Background: Atopic dermatitis (AD) is a chronic inflammatory skin disorder affecting mostly young children. Over the last decades, it has been strengthened the so-called ‘atopic march’ theory, defined as the natural progression from AD towards the development of respiratory allergy. Although longitudinal studies aimed to identify the possible risk factors for asthma, several aspects of this phenomenon still need to be clarified. The aim of this study is to evaluate the natural course of inhalant and food allergen sensitization in children with AD and its relation to asthma. Method: We enrolled 99 children with IgE-mediated AD referred to the Pediatric Dermatology and Pediatric Allergology Units of Bologna University. All children performed clinical evaluation and total and specific IgE assay for the most common classes of inhalant and food allergens (grasses, house dust mite, cat dander, cow’s milk and egg white) at 2 different times (t) during pre-school age (t0, mean age 15 ± 3 months and t1, mean age 30 ± 3 months old) and then at intermittent times according to the clinical needs (mean age of follow-up 10 years). Asthma diagnosis was assessed at one follow-up visit performed during school-age. Univariate and multivariate logistic regression were used to determine the risk of asthma. Results: At follow-up visit, 39% of children had developed asthma. Of the variables compared, the presence of sensitization to more than one class of inhalant allergens at t1 was associated with asthma (P<.005). The multivariate analysis demonstrated that grass pollen [OR=3.2 (95%CI: 1.2, 8.7), P<.05] and cat sensitization [OR=2.7 (95%CI: 1.1, 7.3), P<.05] were independent risk factors for asthma. No relation was found between asthma and early food allergen sensitization. Conclusion: Our data showed that children with AD who develop sensitization to multiple classes of aeroallergens during early preschool (mean age 30 months old) are at increased risk for asthma during school age.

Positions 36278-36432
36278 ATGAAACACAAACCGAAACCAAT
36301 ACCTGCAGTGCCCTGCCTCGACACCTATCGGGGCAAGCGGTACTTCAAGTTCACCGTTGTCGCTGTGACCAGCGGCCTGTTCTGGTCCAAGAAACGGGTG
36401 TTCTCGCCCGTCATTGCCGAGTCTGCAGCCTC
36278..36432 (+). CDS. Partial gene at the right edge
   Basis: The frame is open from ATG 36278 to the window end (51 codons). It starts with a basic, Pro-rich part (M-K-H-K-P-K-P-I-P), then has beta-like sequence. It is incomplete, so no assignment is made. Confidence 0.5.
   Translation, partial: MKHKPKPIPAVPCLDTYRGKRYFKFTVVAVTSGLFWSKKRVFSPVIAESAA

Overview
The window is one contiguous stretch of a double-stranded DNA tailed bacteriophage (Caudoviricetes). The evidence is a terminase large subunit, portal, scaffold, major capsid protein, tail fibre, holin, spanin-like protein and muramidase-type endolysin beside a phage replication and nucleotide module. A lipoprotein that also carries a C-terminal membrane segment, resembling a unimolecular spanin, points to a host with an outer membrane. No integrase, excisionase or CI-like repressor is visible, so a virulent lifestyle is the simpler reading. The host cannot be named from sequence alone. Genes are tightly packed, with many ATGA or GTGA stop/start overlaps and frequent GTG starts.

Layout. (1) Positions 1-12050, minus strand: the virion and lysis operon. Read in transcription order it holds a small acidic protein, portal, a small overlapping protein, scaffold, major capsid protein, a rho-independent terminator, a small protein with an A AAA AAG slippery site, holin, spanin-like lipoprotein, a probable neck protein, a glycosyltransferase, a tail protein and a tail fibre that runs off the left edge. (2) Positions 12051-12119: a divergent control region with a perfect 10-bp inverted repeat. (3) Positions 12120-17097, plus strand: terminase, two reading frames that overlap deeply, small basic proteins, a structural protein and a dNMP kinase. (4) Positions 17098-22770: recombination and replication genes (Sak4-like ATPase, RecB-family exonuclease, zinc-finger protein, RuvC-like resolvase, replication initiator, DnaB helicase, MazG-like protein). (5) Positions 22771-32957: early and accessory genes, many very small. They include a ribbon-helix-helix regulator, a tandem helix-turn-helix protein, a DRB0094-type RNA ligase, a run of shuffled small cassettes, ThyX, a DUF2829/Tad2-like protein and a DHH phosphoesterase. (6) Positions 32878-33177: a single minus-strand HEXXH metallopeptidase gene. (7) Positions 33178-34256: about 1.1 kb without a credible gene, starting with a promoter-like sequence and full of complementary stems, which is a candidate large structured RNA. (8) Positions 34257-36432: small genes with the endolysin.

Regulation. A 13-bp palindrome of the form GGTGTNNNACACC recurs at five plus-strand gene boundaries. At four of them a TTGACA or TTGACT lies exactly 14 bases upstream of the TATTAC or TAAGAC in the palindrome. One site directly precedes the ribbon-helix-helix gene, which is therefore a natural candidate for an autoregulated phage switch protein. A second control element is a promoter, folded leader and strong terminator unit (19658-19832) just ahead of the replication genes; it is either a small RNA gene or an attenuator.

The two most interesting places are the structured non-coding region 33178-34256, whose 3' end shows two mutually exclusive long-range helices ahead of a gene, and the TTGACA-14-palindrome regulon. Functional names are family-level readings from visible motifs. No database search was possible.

Which patterns of allergen sensitization identify an increased risk for asthma in children with early-onset atopic dermatitis?

CALAMELLI, ELISABETTA;RICCI, GIAMPAOLO;NERI, IRIA;RICCI, LORENZA;RONDELLI, ROBERTO;PESSION, ANDREA;PATRIZI, ANNALISA
2014

Abstract

Background: Atopic dermatitis (AD) is a chronic inflammatory skin disorder affecting mostly young children. Over the last decades, it has been strengthened the so-called ‘atopic march’ theory, defined as the natural progression from AD towards the development of respiratory allergy. Although longitudinal studies aimed to identify the possible risk factors for asthma, several aspects of this phenomenon still need to be clarified. The aim of this study is to evaluate the natural course of inhalant and food allergen sensitization in children with AD and its relation to asthma. Method: We enrolled 99 children with IgE-mediated AD referred to the Pediatric Dermatology and Pediatric Allergology Units of Bologna University. All children performed clinical evaluation and total and specific IgE assay for the most common classes of inhalant and food allergens (grasses, house dust mite, cat dander, cow’s milk and egg white) at 2 different times (t) during pre-school age (t0, mean age 15 ± 3 months and t1, mean age 30 ± 3 months old) and then at intermittent times according to the clinical needs (mean age of follow-up 10 years). Asthma diagnosis was assessed at one follow-up visit performed during school-age. Univariate and multivariate logistic regression were used to determine the risk of asthma. Results: At follow-up visit, 39% of children had developed asthma. Of the variables compared, the presence of sensitization to more than one class of inhalant allergens at t1 was associated with asthma (P<.005). The multivariate analysis demonstrated that grass pollen [OR=3.2 (95%CI: 1.2, 8.7), P<.05] and cat sensitization [OR=2.7 (95%CI: 1.1, 7.3), P<.05] were independent risk factors for asthma. No relation was found between asthma and early food allergen sensitization. Conclusion: Our data showed that children with AD who develop sensitization to multiple classes of aeroallergens during early preschool (mean age 30 months old) are at increased risk for asthma during school age.
Allergy
56
56
Calamelli, E; Ricci, G; Neri, I; Ricci, L; Rondelli, R; Pession, A; Patrizi, A
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Utilizza questo identificativo per citare o creare un link a questo documento: http://hdl.handle.net/11585/570768
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